• Measurement:

  • L&D effectively and consistently measure the impact, engagement and transfer of learning activities as part of the evaluation process.

Capability analysis

Knowing which current performance standards, as well as those expected in future, is the first step when reviewing skills needs. Keeping an open mind helps; nobody honestly knows what jobs will exist in the future, so developing agility and allowing people to be prepared for them is important. 

Next, for each category of employees covered, consider the following questions:

  • Which capabilities will be required to carry out the roles? (the person specification)?

  • Which capabilities already exist in the workplace (a formal or informal skills analysis)?

  • What are the gaps between existing capabilities and new/future requirements (the learning specifications)?

Competency frameworks can provide more detailed structures for looking at job requirements.

Collecting and using data

Gathering data on learning needs.

After planning the frequency, extent and nature of the analysis, the next stage is to decide how the information can be collected. Potential methods include:

  • Organisational data and intelligence – ‘mining’ the existing data that’s collated in the organisation is a great start point.

  • Formal interviews and/or focus groups with stakeholders – these will often be primary sources of information on plans, work organisation and changes.

  • Informal conversations with stakeholders ‘coffee chats’ are a good source of finding out what is needed.

  • Team meetings – attending team meeting s across the organisation will give rich insights to performance needs.

  • Questionnaire – based or other surveys of managers, employees and their representatives. However. it’s vital that time is spent considering the questions that are asked, the likely response and what is done with the responses.

  • Pre-existing online data – for example from management information systems or virtual learning environments/learning management systems.

  • Information and analysis from existing competence frameworks.

  • Performance management data.

  • Documentation – for example organisation wide business plans, objectives and work standards, job descriptions and person specifications. This tends to be desk based and will support other methods.

A mix of these methods at the same time will give the best results.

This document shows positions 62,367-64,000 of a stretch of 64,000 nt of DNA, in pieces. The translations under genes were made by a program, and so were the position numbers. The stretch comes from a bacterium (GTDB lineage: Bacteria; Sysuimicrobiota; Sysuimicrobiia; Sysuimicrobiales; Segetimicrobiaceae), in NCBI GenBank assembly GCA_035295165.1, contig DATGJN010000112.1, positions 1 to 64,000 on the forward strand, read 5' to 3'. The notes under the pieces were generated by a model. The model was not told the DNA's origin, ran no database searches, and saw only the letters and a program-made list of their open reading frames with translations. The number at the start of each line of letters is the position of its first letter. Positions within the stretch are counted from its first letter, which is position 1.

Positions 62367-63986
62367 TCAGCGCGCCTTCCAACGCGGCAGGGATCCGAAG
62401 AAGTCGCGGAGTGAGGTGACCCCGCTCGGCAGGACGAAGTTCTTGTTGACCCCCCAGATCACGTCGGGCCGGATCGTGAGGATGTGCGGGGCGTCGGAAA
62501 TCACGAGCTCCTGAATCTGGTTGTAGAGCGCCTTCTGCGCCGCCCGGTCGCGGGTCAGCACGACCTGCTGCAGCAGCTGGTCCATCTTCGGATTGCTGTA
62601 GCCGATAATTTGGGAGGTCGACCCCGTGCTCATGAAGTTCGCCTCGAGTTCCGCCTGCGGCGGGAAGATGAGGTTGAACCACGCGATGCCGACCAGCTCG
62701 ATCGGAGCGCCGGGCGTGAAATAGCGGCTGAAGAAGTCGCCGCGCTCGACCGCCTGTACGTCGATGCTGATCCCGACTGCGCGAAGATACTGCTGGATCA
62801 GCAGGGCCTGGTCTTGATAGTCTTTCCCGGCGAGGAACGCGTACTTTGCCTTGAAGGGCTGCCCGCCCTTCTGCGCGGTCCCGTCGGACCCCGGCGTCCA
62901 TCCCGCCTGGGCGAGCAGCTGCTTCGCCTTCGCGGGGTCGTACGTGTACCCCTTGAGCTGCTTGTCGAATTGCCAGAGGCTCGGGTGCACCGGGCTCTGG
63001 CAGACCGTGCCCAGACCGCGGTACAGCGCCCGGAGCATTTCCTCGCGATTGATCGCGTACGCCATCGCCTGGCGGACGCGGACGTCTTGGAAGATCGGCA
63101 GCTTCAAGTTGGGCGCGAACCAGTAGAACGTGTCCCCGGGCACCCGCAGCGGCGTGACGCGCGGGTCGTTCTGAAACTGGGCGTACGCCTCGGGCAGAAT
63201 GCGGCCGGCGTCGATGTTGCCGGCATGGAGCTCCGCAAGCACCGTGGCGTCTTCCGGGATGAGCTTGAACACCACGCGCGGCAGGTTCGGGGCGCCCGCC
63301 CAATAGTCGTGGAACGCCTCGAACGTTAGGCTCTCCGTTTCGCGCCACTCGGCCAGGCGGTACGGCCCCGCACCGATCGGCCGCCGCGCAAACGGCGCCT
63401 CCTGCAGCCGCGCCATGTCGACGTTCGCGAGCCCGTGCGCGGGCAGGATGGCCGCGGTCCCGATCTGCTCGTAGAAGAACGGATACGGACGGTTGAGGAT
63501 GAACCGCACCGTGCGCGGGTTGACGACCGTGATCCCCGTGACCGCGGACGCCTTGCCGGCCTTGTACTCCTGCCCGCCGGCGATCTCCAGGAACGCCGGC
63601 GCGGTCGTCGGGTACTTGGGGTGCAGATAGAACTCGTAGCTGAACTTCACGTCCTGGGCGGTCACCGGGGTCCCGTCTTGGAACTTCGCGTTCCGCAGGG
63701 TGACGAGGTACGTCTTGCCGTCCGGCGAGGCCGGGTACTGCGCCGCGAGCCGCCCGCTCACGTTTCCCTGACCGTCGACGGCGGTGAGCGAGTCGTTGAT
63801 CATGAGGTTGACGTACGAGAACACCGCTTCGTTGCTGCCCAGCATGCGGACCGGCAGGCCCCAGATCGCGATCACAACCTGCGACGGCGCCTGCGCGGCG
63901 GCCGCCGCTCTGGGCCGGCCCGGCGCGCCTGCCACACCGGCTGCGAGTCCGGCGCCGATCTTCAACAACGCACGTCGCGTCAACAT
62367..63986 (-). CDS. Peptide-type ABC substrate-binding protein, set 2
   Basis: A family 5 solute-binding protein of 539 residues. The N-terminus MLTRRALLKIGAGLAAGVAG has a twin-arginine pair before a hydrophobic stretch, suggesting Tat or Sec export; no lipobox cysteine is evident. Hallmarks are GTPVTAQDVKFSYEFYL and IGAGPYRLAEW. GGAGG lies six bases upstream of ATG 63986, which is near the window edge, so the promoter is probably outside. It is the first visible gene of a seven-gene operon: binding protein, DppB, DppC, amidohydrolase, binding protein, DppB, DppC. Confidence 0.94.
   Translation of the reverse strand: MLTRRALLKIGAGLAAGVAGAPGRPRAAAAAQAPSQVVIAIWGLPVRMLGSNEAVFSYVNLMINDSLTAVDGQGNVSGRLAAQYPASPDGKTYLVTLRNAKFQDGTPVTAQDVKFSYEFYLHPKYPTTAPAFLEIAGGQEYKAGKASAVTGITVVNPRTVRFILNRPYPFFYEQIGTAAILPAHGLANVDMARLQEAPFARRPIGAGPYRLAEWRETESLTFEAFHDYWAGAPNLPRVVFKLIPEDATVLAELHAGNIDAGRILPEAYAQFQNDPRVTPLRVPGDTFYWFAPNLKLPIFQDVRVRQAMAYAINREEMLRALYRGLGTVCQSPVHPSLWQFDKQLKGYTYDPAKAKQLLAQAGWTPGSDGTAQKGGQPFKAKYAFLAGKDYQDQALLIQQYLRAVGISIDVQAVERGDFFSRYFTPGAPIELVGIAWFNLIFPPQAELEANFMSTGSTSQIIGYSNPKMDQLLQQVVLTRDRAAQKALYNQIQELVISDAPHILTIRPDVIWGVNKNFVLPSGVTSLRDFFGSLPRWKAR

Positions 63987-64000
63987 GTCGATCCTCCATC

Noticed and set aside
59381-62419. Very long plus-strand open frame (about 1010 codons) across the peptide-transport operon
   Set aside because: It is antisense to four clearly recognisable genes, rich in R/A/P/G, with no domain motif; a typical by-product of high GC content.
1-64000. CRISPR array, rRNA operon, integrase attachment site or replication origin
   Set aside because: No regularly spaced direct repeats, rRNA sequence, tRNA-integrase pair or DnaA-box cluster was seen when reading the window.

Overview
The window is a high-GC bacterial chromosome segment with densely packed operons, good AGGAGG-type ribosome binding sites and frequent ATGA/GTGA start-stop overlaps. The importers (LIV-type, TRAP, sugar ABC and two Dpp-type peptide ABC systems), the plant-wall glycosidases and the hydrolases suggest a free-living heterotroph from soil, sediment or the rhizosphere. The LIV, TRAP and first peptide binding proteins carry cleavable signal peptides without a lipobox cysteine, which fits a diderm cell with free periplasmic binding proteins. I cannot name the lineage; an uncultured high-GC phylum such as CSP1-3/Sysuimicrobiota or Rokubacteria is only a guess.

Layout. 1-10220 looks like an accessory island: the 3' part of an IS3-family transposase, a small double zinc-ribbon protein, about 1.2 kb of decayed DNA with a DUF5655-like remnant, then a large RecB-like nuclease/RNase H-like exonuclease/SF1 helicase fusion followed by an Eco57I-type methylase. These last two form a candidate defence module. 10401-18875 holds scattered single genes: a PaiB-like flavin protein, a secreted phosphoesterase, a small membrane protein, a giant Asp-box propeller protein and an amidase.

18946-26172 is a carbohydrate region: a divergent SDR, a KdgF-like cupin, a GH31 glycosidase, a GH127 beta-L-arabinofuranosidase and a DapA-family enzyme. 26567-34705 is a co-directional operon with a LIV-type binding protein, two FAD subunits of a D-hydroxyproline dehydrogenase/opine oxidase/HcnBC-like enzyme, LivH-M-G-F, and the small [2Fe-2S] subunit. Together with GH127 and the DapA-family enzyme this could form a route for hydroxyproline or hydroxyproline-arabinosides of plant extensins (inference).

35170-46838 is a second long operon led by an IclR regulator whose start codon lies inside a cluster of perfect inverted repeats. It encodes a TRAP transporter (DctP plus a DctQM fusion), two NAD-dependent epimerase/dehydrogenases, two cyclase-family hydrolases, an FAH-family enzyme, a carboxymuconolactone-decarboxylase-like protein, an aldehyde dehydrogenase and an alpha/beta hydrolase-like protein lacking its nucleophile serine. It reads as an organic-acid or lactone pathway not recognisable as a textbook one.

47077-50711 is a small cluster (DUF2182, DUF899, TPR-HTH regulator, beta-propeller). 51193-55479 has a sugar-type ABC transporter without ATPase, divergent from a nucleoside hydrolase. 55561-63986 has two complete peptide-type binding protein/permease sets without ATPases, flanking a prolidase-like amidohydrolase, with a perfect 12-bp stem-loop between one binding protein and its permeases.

Much of this data will be sensitive, particularly where individuals’ knowledge and skills gaps are exposed, so confidentiality must be respected. In addition, there are times when major change is planned that senior management wish to keep confidential. In these situations, L&D professionals may need to build relationships and work with managers to show how L&D can contribute to the success of an initiative.

L&D professionals may wish to take advantage of analytic approaches using ‘big data’ which can provide more insight.

Using the learning needs analysis results

Collating the information from the need’s analysis will allow a number of outputs that can happen concurrently:

  • A report of overall learning needs for the organisation or department – to form the basis of an L&D strategy or input to business planning processes.

  • Prioritising the identified performance gaps – that is, where the gaps are most critical. Concentrating on results required for the learning outcomes is important.

  • Learning and development plans – Once priorities and budgets are identified; the L&D team will be able to set plans for learning solutions. These plans will prioritise appropriate wats to meet the needs identified. Line managers will also have a clear idea of where they need to coach or develop skills in their teams. The needs to be a rolling process not a once only.

  • Personal development plans – Plans for individual learning, aligned with the resources available.

  • Is a formal intervention needed? Many organisations say they offer a 70:20:10 approach to learning. The needs analysis may support using job-related experiences (the 70%) or interactions with others (the 20%) rather than formal elements (the 10 %).

All the outputs should be discussed and agreed with relevant stakeholders including senior managers, the learners and their line managers.

Learning needs analysis for smaller organisations

The formal process of LNA may seem best suited to larger organisations where dedicated L&D teams exist to deliver learning. However, identifying performance gaps which align learning provision with strategy and the delivery of business results applies to smaller organisations too. 

In such organisations, where people often fulfil multiple roles, it’s useful to focus on:

  • Closely consulting with business leaders on how any skills gaps can be identified and addressed.

  • Fully assessing the costs and benefits that apply for smaller businesses.

  • Exploring sources of funding/resourcing – government support may be available for smaller enterprises, for example around apprenticeships, while student projects can also provide short-term capability and skills.

  • Developing solutions that allow flexible learning or alternative forms of delivery